It was “interesting” to this 40-something to be taught by someone twice her age – Constance Howard certainly had a lot of energy for a woman of 80-something. Attending textiles degree shows in subsequent years, I sometimes saw her sitting with students from colleges other than her own, looking at their portfolios and giving impromptu crits and encouragement.

    From someone’s random comment, I got the impression that she got the green hair colour from malachite (somehow) … but green printer’s ink seems more plausible.

    • 4 snicklefritzin43 April 7, 2014 at 7:59 am

      Margaret, One year when I was with her in San Francisco we made a green paste by crushing malachite in a mortar & pestle…she added some other things and then applied it when she next shampooed. It was not mentioned during that time anything about printer’s ink, only that the “green had lost it’s glow and needed a boost”…it could be from an event such as this the malachite story got some “press”. Perhaps this clever and resourceful woman used whatever was convenient to keep her trademark bright green hair alive and speaking out to the world.

  3. 5 olganorris April 7, 2014 at 4:35 am

    Kristen, what a wondrous time you had in the 70s – even without the input of Constance Howard. But that latter must have been like being at Black Mountain in the days of Joseph and Anni Albers! How beautifully you tell the story of those days which quite clearly are still vivid in your mind. Thank you for sharing the experience with us.

    To be taught by such an inspirational teacher must be something so special – especially one with the midas touch of Constance Howard. It is so good when folks like yourself who benefitted from her input speak eloquently of those days. All great teachers should be praised, because there are so few of them who truly open eyes and stimulate questioning and problem solving and generate creative enthusiasm, rather than simply showing how to reproduce technique.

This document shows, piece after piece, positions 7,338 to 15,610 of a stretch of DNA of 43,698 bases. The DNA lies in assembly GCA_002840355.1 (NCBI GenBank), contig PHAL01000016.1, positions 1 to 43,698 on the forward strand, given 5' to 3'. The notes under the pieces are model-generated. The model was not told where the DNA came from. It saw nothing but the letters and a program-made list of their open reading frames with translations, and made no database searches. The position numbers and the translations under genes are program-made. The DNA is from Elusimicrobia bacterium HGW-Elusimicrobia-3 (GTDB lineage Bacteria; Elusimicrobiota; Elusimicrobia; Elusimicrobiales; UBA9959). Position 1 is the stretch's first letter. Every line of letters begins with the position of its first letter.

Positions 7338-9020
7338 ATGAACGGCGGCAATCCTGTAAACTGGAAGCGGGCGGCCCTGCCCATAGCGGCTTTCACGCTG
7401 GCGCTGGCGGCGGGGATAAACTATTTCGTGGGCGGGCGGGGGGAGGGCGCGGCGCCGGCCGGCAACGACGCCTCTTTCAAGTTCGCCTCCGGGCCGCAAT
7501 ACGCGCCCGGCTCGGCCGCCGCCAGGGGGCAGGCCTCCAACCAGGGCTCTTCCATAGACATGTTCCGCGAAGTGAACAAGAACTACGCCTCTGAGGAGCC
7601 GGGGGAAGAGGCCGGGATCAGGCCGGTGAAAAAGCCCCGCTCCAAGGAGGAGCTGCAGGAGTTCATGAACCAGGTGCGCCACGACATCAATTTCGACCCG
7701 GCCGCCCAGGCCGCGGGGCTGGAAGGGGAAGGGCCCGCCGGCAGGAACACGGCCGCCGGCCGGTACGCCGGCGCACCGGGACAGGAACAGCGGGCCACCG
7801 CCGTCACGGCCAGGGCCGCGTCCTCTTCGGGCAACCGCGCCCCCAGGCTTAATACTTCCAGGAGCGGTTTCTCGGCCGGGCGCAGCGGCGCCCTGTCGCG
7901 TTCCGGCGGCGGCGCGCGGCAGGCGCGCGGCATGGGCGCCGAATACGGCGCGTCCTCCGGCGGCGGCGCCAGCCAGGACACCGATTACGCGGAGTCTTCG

A great teacher can also enliven the class so that each continues the sparking off with others, such as with your own group. Do you still meet? I know that my own meetings with one other likeminded friend can generate such a creative buzz.

    • 6 snicklefritzin43 April 7, 2014 at 6:13 am

      Olga, thank you for the words of appreciation for the sharing of some history. I have not lived close to that early study group since 1978 yet have found circles or created circles of study, expression and support in which to participate throughout my lifetime of creating and writing. Today I participate with a small virtual group of creative every other Saturday with a conference call-in to start and finish our 3 hour creativity retreat, enjoy SAQA connections and those with the Ragged Cloth Café as well.

Comments are currently closed.

Enter your email address to follow this blog and receive notifications of new posts by email.

Join 221 other subscribers


%d bloggers like this: